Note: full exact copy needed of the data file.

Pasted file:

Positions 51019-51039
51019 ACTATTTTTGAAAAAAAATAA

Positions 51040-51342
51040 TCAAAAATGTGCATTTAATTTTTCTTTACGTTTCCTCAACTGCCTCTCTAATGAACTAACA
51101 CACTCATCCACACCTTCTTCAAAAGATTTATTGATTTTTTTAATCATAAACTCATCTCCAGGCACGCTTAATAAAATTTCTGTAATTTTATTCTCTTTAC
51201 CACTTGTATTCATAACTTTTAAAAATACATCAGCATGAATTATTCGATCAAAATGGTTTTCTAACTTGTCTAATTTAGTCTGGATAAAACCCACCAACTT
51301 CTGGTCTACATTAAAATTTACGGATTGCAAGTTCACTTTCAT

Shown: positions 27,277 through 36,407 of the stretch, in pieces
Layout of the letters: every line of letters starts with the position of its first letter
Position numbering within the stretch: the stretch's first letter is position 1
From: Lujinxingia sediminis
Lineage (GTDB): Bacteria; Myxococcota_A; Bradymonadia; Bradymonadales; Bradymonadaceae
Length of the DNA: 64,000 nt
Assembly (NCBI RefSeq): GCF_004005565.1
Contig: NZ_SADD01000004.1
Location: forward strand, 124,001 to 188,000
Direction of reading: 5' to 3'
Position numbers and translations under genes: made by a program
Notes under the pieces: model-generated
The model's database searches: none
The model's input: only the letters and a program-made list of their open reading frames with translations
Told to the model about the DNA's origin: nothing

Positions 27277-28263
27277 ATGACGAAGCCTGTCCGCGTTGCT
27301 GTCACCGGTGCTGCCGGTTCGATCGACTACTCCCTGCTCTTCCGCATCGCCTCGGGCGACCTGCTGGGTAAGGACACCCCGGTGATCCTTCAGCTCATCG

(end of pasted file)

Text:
Positions 51019-51039
51019 ACTATTTTTGAAAAAAAATAA

Positions 51040-51342
51040 TCAAAAATGTGCATTTAATTTTTCTTTACGTTTCCTCAACTGCCTCTCTAATGAACTAACA
51101 CACTCATCCACACCTTCTTCAAAAGATTTATTGATTTTTTTAATCATAAACTCATCTCCAGGCACGCTTAATAAAATTTCTGTAATTTTATTCTCTTTAC
51201 CACTTGTATTCATAACTTTTAAAAATACATCAGCATGAATTATTCGATCAAAATGGTTTTCTAACTTGTCTAATTTAGTCTGGATAAAACCCACCAACTT
51301 CTGGTCTACATTAAAATTTACGGATTGCAAGTTCACTTTCAT

Shown: positions 27,277 through 36,407 of the stretch, in pieces
Layout of the letters: every line of letters starts with the position of its first letter
Position numbering within the stretch: the stretch's first letter is position 1
From: Lujinxingia sediminis
Lineage (GTDB): Bacteria; Myxococcota_A; Bradymonadia; Bradymonadales; Bradymonadaceae
Length of the DNA: 64,000 nt
Assembly (NCBI RefSeq): GCF_004005565.1
Contig: NZ_SADD01000004.1
Location: forward strand, 124,001 to 188,000
Direction of reading: 5' to 3'
Position numbers and translations under genes: made by a program
Notes under the pieces: model-generated
The model's database searches: none
The model's input: only the letters and a program-made list of their open reading frames with translations
Told to the model about the DNA's origin: nothing

Positions 27277-28263
27277 ATGACGAAGCCTGTCCGCGTTGCT
27301 GTCACCGGTGCTGCCGGTTCGATCGACTACTCCCTGCTCTTCCGCATCGCCTCGGGCGACCTGCTGGGTAAGGACACCCCGGTGATCCTTCAGCTCATCG